Police, paramedics trained to flag tissue donors

Ottawa paramedics and police have joined the frontline fight to help identify potential tissue donors.

Potential donors who died outside of hospital often overlooked — until now

From left to right, Marco Raggi of the Trillium Gift of Life Network, Sue Noël of the Ottawa Paramedic Service and Ottawa police Sgt. Steve Desjourdy joined forces to come up with the initiative. (Giacomo Panico/CBC)

Ottawa paramedics and police have joined the frontline fight to help identify potential tissue donors.

Tissue, a medical category that includes eyes, skin and bone, is normally collected from donors who die in hospital, provided consent has been given. A single tissue donor can help improve the lives of as many as 75 recipients.

Unlike donated organs, which must be immediately removed and kept alive, tissue can be donated up to 12 hours after the donor's death. 

It's nice to know now that we have something to offer that family and that patient.- Sue Noël, Ottawa Paramedic Service

But when someone dies outside of a hospital — at the scene of a car crash, for example — the opportunity to donate tissue is often lost.

Ottawa police Sgt. Steven Desjourdy recalled how he became inspired to address that gap.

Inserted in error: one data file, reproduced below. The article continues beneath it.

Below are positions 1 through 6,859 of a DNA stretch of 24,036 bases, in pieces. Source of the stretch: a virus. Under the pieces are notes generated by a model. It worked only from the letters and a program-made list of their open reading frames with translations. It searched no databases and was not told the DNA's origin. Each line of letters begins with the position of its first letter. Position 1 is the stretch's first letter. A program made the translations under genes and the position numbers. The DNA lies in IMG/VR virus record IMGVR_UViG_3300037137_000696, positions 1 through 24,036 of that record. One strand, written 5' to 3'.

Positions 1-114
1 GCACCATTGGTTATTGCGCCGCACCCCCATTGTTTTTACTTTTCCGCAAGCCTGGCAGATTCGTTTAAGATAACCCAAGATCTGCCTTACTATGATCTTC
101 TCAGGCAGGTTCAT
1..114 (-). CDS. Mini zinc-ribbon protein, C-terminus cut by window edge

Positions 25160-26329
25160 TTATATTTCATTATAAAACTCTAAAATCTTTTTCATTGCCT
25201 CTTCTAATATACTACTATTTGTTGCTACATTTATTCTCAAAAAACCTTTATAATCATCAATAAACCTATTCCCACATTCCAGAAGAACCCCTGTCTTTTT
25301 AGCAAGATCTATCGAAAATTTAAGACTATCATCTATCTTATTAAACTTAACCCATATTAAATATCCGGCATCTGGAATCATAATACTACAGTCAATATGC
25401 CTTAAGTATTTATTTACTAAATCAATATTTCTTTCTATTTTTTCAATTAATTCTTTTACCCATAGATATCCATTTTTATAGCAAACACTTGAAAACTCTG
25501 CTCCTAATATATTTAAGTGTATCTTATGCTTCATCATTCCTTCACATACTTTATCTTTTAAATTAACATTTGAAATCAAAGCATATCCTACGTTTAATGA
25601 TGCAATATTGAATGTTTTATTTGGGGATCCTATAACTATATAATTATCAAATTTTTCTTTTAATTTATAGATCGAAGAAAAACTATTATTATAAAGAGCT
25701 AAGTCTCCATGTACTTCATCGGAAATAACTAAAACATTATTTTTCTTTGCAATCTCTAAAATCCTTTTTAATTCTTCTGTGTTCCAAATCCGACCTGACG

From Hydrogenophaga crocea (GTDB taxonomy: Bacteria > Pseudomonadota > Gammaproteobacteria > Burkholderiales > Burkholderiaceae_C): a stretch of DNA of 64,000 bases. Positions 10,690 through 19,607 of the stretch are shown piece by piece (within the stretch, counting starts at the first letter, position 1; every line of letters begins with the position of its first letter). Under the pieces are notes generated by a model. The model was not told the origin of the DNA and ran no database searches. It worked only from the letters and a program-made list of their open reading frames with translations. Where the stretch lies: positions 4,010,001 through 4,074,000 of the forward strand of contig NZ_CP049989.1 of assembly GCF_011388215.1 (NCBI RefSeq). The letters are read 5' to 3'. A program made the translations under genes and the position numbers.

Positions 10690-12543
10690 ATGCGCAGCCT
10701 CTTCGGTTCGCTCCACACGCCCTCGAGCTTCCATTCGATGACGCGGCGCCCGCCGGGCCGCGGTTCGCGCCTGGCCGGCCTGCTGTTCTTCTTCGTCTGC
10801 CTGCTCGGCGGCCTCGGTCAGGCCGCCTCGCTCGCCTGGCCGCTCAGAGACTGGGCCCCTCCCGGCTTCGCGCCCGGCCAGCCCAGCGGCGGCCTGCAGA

"It started with a simple conversation with a coroner at a scene," Desjourdy said. "She said, 'Oh, this is a potential tissue donor."

At the time, Desjourdy was unaware of the difference between tissue and organ donation. He got in touch with the Trillium Gift of Life Network.

"I said, 'I'm sure we can do something to make this quicker and faster. Let's work as a team.'"

Paramedics and police will now be able to help identify potential tissue donors, a process that was previously limited only to people who died in hospital. Sue Noël, Ottawa paramedics superintendent of clinical training, said paramedics are excited about contributing in new ways. 0:48

Training shows results

Now, 500 frontline police officers and 500 paramedics have been taught the importance of tissue donation, and given the knowledge they need to flag potential tissue donors either to the coroner or the Trillium Gift of Life Network.

Donors must be under 76 years old, and the time of death must be known.

"We're continuing to do all of our life-saving efforts to do our best to get that patient alive and breathing again," said Sue Noël, superintendent of clinical training with Ottawa paramedics. 

"If we can't, it's nice to know now that we have something to offer that family and that patient."

The tissue from one deceased person can help up to 75 living people. But only if flagged in time. We hear about a new plan to speed up donor identification that relies on police, paramedics and the local coroner. 9:07

Noël said she's already witnessed results in the eight months since the training took place.

"We don't often get to see how our patients end up. Now when I let paramedics know, 'Hey, your phone call resulted in a tissue donor and somebody is now able to see again because you made a phone call,' they're very excited about it."

Marco Raggi, a spokesperson for the Trillium Gift of Life Network, said the organization hopes to expand the program across Ontario.